Is Resiliency Enough?




Stability is a cornerstone of building an organization – or individual lifestyle – meant to withstand tumult. Could searching for stability, though, be in opposition to the growth you’re ideally trying to create?


By Jack Colwell, Senior Consultant | April 17, 2020

Nobody wants to be like a candle that the slightest breeze of adversity can blow out.
Nobody wants to be fragile, do they? The word itself brings to mind thoughts of being easily broken, damaged, flimsy, or unstable. Nobody wants to have a fragile psyche that must be coddled, cared for, and protected by others when the inevitable challenges of life and work arise. Nobody wants the be the person that everyone walks on eggshells around, concerned about upsetting their fragile emotional state.

People want to be resilient and robust, able to withstand uncertainty and volatility. Rather than a candle, we envision being more like a lightbulb; unaffected by the breeze at all.

Or do they?

The recent pandemic has illustrated what author/philosopher Nassim Nicholas Taleb has argued for years. In today's complex and volatile world, resilient and robust is not enough.

Yes, the lightbulb withstands the breeze (external adversity), and glows - as long as it is on a sturdy base, has a uniform current flow and is not shaken (internal stability). In an unstable environment, the lightbulb becomes fragile. Likewise, attempting to be resilient in today's working environment can cause one to become fragile.

When work fails to fulfill personal expectations of stability, consistency, fairness, high quality/empathic leadership, and ever-improving salary/benefits packages, the resilient can become fragile.

In his book, Anti-fragile: Things That Gain from Disorder, Taleb makes this argument. Anti-fragile is the quality essential for individuals, families, businesses, systems, and governments that wish to thrive in an increasingly complex and volatile world. Taleb argues the goal is to be not like a candle or a lightbulb, but like fire, gaining, growing, and fueled by the winds of adversity and the challenges in its path. It's no longer enough to bounce back from adversity and volatility – to be resilient. You have to bounce back stronger and better. You have to become anti-fragile.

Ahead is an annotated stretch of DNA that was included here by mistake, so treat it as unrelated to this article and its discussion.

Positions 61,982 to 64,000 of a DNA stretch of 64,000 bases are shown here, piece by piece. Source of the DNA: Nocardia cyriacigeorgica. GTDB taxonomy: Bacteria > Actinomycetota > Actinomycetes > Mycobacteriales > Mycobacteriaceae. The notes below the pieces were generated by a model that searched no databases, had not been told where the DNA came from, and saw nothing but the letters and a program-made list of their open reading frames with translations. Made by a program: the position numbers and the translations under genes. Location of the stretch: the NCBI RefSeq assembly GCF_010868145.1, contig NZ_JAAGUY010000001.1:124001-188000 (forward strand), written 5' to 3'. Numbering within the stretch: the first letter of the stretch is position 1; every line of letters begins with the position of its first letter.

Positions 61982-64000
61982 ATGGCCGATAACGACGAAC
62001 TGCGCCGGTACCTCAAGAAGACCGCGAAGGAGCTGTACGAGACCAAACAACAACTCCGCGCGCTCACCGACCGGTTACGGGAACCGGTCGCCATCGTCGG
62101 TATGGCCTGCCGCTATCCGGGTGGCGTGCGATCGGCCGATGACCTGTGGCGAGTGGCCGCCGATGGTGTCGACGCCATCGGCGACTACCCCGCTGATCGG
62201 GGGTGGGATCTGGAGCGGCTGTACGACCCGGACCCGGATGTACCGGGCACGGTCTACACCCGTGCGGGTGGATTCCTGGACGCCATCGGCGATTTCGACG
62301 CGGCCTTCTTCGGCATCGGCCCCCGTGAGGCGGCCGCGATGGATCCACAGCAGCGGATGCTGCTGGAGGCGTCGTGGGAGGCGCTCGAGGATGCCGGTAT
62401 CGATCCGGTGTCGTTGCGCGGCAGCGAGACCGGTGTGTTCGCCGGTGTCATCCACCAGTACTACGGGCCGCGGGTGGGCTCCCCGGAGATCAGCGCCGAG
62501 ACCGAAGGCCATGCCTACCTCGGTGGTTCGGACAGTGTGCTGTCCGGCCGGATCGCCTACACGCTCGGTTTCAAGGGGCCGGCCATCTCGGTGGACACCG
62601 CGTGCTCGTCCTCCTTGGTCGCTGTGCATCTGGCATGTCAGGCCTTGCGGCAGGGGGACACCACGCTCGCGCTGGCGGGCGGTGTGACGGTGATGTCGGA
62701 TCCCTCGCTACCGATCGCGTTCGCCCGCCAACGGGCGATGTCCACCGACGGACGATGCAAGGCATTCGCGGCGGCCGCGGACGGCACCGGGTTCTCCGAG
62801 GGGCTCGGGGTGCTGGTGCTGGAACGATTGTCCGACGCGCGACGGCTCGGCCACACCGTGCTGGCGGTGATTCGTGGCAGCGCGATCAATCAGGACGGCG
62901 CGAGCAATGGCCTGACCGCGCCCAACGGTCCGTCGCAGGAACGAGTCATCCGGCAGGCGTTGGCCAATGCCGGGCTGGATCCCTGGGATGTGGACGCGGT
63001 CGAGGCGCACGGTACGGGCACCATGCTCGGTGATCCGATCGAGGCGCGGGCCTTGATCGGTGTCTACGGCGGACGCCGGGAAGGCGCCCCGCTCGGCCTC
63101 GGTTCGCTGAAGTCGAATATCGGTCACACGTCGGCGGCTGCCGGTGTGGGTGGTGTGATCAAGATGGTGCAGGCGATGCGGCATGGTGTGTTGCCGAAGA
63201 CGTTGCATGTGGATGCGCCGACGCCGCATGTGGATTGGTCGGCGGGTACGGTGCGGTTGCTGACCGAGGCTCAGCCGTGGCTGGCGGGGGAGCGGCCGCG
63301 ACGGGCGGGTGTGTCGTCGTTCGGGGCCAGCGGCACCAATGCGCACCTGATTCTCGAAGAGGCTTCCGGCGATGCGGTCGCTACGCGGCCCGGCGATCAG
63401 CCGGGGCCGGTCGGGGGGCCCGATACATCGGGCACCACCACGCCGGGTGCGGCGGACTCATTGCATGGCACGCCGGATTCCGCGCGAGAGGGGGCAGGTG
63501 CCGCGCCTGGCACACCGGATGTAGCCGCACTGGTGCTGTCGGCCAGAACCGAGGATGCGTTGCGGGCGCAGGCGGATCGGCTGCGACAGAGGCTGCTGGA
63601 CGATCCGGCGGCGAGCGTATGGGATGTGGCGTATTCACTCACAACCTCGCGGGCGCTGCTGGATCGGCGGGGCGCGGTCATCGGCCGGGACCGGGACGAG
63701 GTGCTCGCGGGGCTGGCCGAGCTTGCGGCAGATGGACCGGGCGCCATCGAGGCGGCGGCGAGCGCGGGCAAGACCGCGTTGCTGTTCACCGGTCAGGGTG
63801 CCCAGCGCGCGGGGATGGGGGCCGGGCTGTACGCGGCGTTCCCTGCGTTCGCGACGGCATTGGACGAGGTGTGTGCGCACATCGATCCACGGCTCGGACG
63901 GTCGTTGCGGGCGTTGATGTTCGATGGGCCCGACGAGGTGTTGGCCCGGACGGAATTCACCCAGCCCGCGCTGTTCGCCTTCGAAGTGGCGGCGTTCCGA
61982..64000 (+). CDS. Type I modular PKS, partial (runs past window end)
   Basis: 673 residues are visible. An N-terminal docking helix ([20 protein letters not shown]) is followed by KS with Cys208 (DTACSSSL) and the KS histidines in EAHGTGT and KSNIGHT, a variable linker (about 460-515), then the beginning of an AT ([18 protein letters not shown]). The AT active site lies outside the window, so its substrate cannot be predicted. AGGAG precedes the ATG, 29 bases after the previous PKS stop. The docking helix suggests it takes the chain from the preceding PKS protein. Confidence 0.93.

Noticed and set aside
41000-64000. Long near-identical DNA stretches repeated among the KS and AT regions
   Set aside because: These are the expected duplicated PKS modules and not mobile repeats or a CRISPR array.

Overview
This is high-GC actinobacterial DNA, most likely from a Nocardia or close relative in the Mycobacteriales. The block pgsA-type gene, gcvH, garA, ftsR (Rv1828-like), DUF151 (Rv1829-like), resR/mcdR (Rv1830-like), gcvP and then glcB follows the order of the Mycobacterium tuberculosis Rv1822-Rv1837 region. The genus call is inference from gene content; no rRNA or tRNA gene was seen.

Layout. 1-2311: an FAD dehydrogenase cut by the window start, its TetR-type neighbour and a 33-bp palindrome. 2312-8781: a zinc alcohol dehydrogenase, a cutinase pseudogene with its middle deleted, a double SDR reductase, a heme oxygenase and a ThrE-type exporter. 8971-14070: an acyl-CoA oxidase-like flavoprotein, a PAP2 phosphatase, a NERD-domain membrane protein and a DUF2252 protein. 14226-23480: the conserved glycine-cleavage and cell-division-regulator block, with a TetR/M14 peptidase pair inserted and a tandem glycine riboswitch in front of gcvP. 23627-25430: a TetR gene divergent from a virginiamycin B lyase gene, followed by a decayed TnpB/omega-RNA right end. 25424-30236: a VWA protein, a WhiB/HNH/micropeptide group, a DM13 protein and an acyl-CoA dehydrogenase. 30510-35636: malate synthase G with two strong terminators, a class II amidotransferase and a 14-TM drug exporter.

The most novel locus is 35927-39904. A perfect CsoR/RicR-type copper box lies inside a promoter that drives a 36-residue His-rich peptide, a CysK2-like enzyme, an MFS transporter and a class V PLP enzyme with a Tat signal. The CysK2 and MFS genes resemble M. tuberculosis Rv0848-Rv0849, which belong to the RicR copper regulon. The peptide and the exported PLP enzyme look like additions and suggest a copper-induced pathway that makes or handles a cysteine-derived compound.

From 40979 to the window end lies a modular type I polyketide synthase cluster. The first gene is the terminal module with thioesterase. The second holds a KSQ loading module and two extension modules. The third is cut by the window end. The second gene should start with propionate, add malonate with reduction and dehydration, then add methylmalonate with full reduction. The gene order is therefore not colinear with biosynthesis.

Anti-fragility and Mindset
To illustrate the union between Anti-fragility and the Outward Mindset, consider some simple comparisons with everyday situations and responses.

When I see dysfunction in the organization -

Fragile
....I feel frustrated and stymied.

Resilient
....I don't let it bother me; I wait it out until the problem resolves itself.

Anti-Fragile
...I feel invigorated by an opportunity to de-blame collusions and find new ways of working collaboratively to help things go right.

When I sense that others are being hostile or apathetic toward me -

Fragile
...I feel angry or resentful or crushed or oppressed.

Resilient
....I try to ignore them and do my job.

Anti-Fragile
...I become fascinated and curious about what their justifications are and where they feel like I have contributed to them.

When I see others, who are disengaged and working at a minimal level -

Fragile
....I feel like that if they can get away with not working, why should I work hard?

Resilient
...I try to keep plugging away and not let it bother me.

Anti-Fragile
...I seek to determine if there is any way I have hampered them or not fulfilled my responsibility toward them.

When I see bottleneck, red tape, and micromanaging in the organization -

Fragile
...I feel like, "here we go again, why bother trying around here?"

Resilient
...I try not to let it bother me, knowing all organizations have the same problems.

Anti-Fragile
...I understand that the overly cautious have many pressures and fears stymying them, I do my best to discover/eliminate their concerns and encourage them.

When I do not get the raises and benefits, that I feel I deserve -

Fragile
...I 'get even' by disengaging and trash-talking the organization.

Resilient
...I try to ignore it and keep working like always.

Anti-Fragile
...I seek to determine if there is any way I have hampered them or not fulfilled my responsibility toward them.

From these, each reader can consider what having an Outward (anti-fragile) Mindset feels like, sounds like, and looks like during a pandemic. It isn’t having the ability to shut out the ability to be harmed – similar attempts have been made and are often misguided and only weaken the organization over time as they stagnate. Rather, it’s understanding which stressors we’re experiencing, and becoming curious about how they can fuel our organization’s lessons and growth.